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Ashland ponders school measure

A group of community members speaking at a forum Tuesday told Ashland School District officials they'd like to see more energy-efficient buildings equipped with climate-control systems and designed to prioritize accessibility and technology.

The meeting, first of the three scheduled, was the district’s first attempt to solicit ideas on what to prioritize in a bond that will potentially appear on the November ballot.

“We will be mindful of what we’ll ask for,” said Jim Westrick, Ashland School District board director. “We’ll look at the needs that would align with Ashland’s values.”

A group of roughly 20 people, including community members, parents, teachers and school board members, sat in small groups Tuesday night in Ashland High School Library to learn what a bond could fund and discuss their concerns and vision for the district.

The need for better heating, ventilation and air conditioning (HVAC) and for addressing seismic concerns came up frequently during the discussion. Many cited studies that indicate wildfires in the area and the resulting smoke will occur more often and last longer, increasing the need for quality HVAC systems.

“When I taught at Walker, some days in May the temperature in the classroom could reach high 80s,” said Anne Lundgren, a former teacher who serves on the bond committee. “It’s not a productive learning environment.”

District officials also discussed safety on campuses in the wake of the most recent school shooting in Florida.

“After talking to the community stakeholders, safety and security and HVAC have bubbled to the top,” said Jordan Ely, the district’s finance director. “We need to know if those ideas are in alliance with our whole community.”

David Wick, executive director of the Ashland Culture of Peace Commission, said the district needs to have a comprehensive plan to tackle safety issues on campuses, including addressing mental illness and providing counseling. But Wick, along with many others at the meeting, didn’t advocate for a change in infrastructure to physically improve safety.

“It’s an important issue,” said Tonya Graham, a bond committee member, “But we don’t want to turn our school into a prison-like environment. … We need to walk that fine line where we have schools that feel good to be at, but we still have the tools to navigate situations.”

Suggestions to make buildings on campuses more energy efficient also came up often, as many advocated for solar panel installation and making campuses more aligned with the city’s Climate and Energy Action Plan.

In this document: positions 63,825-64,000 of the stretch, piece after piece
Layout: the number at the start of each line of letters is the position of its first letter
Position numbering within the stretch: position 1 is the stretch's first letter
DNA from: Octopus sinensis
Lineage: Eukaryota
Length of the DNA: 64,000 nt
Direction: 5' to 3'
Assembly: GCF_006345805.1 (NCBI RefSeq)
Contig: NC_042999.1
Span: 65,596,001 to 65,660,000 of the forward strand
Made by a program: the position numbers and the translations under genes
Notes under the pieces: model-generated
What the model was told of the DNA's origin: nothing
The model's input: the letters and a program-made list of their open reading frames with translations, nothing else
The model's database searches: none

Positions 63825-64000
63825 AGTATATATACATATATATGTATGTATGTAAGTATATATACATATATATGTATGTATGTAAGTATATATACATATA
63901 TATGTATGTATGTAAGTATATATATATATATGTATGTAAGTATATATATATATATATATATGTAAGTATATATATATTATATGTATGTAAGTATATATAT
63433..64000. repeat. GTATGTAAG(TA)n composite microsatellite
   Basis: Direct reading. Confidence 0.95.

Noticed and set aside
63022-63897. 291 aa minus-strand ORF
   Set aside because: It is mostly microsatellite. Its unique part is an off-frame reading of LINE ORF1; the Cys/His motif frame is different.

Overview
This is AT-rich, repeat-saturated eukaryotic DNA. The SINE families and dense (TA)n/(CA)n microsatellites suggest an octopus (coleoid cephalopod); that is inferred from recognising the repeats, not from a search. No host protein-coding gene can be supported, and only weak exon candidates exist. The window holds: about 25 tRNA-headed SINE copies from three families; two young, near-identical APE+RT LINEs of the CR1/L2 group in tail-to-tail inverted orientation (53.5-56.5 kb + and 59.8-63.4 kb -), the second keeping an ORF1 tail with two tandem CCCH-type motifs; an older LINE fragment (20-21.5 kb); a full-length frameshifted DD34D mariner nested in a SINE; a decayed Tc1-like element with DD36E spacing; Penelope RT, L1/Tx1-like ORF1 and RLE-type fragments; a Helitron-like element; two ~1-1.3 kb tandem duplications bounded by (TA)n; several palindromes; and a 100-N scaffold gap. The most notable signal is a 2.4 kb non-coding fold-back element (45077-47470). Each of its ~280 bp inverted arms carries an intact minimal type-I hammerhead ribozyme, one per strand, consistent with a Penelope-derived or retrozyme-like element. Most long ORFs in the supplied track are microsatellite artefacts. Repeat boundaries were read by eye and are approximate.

Many community members at the meeting said they are happy with the current infrastructure in Ashland School District, with the Commons area in Ashland Middle School being praised as a well-designed space that connects students.

Lundgren, who has two children in school in Ashland, said the district also needs to think of how to better integrate technology into buildings, as technology has grown to be more important and relevant in the classrooms.

“Right now it just feels like an afterthought,” she said. “Kids who are coming in now have a whole new level of understanding of technology. … We have to figure out how to navigate and support that.”

Ashland School District last asked its voters for a bond of $46.8 million in 2006 to rebuild Bellview Elementary School and renovate the Ashland High School gym, among other projects.

“The Ashland community has been extremely generous with us,” Westrick said at the meeting, explaining that without the bond passed more than a decade ago, Ashland would have not been able to complete those projects with its general fund.

Now, with a new bond cycle approaching, the district is asking what the community wants to further invest in, School Board Chair Deneice Covert-Zeve said.

“We try to be as transparent as possible, and we believe in this process” Covert-Zeve said. “That’s why we take the time to this while other districts don’t even consider it.”

The Ashland School Board appointed a bond committee of 25 members in July 2017. The group met once a week in 2017 and will be meeting every two weeks until May. The committee doesn't have any proposed project or an estimate of how much the bond will be, members said.

Westrick said the committee hopes to complete its recommendation and suggest the bond amount by May or June for the School Board to vote on.

The district will hold two other forums: from noon to 1:30 pm. Saturday, March 3, and from 6 to 7:30 p.m. Wednesday, March 7.

— Reach reporter Tran Nguyen at 541-776-4485 or tnguyen@rosebudmedia.com. Follow her on twitter @nguyenntrann.